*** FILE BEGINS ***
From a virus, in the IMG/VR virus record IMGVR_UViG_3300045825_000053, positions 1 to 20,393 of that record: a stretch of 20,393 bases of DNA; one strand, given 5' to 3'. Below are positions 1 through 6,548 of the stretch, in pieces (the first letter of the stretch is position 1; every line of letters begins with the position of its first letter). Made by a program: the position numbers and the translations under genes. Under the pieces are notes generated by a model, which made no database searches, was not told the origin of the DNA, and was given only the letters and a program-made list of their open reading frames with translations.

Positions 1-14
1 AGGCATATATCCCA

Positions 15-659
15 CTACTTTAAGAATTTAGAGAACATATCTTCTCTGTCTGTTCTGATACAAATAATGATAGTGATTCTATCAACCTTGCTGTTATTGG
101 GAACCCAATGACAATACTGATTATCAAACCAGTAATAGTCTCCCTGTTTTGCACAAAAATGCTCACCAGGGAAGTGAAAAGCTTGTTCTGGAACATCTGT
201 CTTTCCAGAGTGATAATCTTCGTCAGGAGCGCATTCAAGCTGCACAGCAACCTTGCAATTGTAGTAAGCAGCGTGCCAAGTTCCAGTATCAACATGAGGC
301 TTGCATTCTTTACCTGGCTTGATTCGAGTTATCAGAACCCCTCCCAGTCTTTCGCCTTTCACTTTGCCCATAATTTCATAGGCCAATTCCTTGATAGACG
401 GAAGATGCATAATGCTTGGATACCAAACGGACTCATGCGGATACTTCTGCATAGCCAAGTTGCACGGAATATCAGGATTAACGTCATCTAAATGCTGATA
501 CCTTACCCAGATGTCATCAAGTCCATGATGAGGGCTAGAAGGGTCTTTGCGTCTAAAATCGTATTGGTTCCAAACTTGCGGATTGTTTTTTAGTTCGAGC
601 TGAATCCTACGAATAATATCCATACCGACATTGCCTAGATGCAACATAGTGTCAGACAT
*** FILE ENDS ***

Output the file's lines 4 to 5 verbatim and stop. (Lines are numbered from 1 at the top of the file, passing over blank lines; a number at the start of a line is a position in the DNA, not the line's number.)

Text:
Positions 15-659
15 CTACTTTAAGAATTTAGAGAACATATCTTCTCTGTCTGTTCTGATACAAATAATGATAGTGATTCTATCAACCTTGCTGTTATTGG